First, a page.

I fly to Pago-Pago on an airplane. 
always 
usually
sometimes
never


12. Good!  Now we’re going to look at the questions about homework.  Each one will have the same kind of answer choices


Scales

(Interviewer: Scales 2 and 3 below reference “mom” as the person who usually helps the child with homework. Substitute the relationship of the person identified by the child as the person who usually helps—e.g., dad, your uncle, your grandmother, etc.).

Scale 1: Child perceptions of child performance (school and homework)
1.
I do well in school.
2.
I try hard to do well in school.
3.
I try to do my homework correctly.        
4.
When I have homework, I finish it all.
5.
I do good work on my homework assignments.   

Scale 1:  The parent and child versions of Scale 1 contain identical items.  We assumed that children would have first-hand knowledge and assessment of their own performance, and that parents would have similar knowledge based on their 'privileged position' and observations. 


Scale 2: Child perceptions of parent ability to help with homework*
1.
My mom* knows how to help me with my homework.
2.
My mom likes to help me with my homework.
3.
My mom tells me to get help from someone else if I have questions about my homework. (reverse score)
4.
It's hard for my mom to help me with my homework. (reverse score)
*Use form with alternate name of “person who helps most often” as appropriate (e.g., dad, aunt, grandfather).

Scale 2:  The parent and child versions of Scale 2 contain somewhat different items.  The items were drawn from the same conceptual 'pool,' but differ somewhat based on the developmental differences we assume pertain in parents' and children's ability to perceive and assess parent ability. 


Scale 3: Child perceptions of parent's structuring and activities related to homework*
1.
My mom* lets me do my homework whenever I want to. (reverse score)
2.
My mom makes me do my homework over if I haven't done it right.    
3.
My mom 'gets on me' if I don't do my homework.     
4.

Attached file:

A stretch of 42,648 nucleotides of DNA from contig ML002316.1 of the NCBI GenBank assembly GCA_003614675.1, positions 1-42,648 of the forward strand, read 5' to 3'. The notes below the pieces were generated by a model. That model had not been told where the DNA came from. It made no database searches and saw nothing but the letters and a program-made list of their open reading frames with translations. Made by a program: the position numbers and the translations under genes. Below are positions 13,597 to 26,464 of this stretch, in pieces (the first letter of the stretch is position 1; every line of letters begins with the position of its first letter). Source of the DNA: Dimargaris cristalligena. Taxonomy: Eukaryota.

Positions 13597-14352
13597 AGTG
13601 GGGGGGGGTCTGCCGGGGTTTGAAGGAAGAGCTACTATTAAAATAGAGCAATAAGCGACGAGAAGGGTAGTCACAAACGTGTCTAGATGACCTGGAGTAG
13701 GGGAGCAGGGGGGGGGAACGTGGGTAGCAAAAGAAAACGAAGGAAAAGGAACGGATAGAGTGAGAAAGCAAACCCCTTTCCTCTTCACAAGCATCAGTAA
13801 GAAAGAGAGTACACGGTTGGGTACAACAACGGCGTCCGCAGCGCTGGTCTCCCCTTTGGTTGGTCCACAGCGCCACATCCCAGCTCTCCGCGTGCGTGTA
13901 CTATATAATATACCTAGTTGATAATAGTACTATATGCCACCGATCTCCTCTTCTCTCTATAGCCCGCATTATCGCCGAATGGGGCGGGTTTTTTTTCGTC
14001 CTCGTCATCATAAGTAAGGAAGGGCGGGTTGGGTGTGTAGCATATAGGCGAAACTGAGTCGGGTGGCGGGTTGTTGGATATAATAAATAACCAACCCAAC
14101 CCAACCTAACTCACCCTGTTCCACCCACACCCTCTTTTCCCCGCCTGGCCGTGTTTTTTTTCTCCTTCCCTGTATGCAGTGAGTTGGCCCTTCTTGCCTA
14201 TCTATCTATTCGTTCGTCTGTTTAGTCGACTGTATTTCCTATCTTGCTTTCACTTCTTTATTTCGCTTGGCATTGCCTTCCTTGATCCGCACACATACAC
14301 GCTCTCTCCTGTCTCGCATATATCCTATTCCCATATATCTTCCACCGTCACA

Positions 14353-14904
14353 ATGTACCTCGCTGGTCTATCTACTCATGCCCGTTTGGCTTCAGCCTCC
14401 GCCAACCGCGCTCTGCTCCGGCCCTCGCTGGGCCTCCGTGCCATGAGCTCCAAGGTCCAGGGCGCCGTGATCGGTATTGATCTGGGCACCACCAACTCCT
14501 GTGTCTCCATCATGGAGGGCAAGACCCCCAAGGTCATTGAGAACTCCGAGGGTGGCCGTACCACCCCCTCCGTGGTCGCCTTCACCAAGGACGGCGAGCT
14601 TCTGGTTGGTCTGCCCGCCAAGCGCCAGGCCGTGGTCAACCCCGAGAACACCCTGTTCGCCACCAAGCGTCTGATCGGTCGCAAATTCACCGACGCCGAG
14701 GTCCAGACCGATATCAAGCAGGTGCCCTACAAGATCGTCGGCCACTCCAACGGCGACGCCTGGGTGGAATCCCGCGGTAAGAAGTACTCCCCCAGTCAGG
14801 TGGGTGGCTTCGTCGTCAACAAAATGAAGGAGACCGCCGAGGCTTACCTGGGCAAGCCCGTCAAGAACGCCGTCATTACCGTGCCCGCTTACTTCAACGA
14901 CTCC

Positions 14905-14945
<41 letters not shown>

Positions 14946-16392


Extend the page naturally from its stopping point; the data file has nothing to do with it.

My mom tells me to check my homework for mistakes. 
5.
My mom checks my homework.
6.
I have to follow family rules about doing my homework (like when I do it, or whether I can watch TV before it's done, and things like that).
7.
My mom asks me about my homework.
8.
My mom does homework problems with me.   
9.
My mom tells me it's important to do my homework.
10.
My mom helps me with math homework.   
11.
My mom helps me when I don't understand my homework.    
12.
My mom tells me I've done a good job on my homework.     
13.
My mom gives me help with my homework when I need help.
14.
My mom tells me if I haven't done my homework right.        
15.
My mom asks me if I've finished my homework.    
16.
My mom tells me to correct any mistakes I make on my homework. 
17.
My mom helps me with my reading homework.
*Use form with alternate name of “person who helps most often” as appropriate (e.g., dad, aunt, grandfather).

Scale 3: The parent and child versions of Scale 3 contain identical items.  We assumed that both children and parents would have first-hand knowledge of parents' structuring and helping activities related to homework. 


References

Bareno, A.L. (1977). Children’s perceptions of parental involvement in homework. A Cognitive Studies Undergraduate Honors Thesis submitted to the Department of Psychology & Human Development, Vanderbilt University, Nashville, TN.

Hoover-Dempsey, K.V., Bassler, O.C., & Burow, R. (1995). Parents’ reported involvement in students’ homework: Strategies and practices. Elementary School Journal, 95, 435-450.

Hoover-Dempsey, K., Reed, R.P., Jones, K.P., Walker, J., & Barreno, A.L. (April, 1999). Parental involvement in children’s schooling: Toward an understanding of children’s invitations to involvement. Paper presented at the Biennial Meeting of the Society for Research in Child Development, Albuquerque, NM.



The Family-School Partnership Lab is part of the Psychology and Human Development Department, Peabody College, Vanderbilt University.